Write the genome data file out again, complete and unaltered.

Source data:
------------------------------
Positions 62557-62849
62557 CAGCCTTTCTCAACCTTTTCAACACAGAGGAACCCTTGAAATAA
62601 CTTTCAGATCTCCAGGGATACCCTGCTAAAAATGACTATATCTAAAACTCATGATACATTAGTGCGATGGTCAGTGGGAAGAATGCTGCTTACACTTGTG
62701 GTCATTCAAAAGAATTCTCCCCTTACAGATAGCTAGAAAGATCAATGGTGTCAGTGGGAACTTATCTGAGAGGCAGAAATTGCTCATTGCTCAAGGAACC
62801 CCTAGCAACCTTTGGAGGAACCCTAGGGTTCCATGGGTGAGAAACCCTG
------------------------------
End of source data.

Positions 62557-62849
62557 CAGCCTTTCTCAACCTTTTCAACACAGAGGAACCCTTGAAATAA
62601 CTTTCAGATCTCCAGGGATACCCTGCTAAAAATGACTATATCTAAAACTCATGATACATTAGTGCGATGGTCAGTGGGAAGAATGCTGCTTACACTTGTG
62701 GTCATTCAAAAGAATTCTCCCCTTACAGATAGCTAGAAAGATCAATGGTGTCAGTGGGAACTTATCTGAGAGGCAGAAATTGCTCATTGCTCAAGGAACC
62801 CCTAGCAACCTTTGGAGGAACCCTAGGGTTCCATGGGTGAGAAACCCTG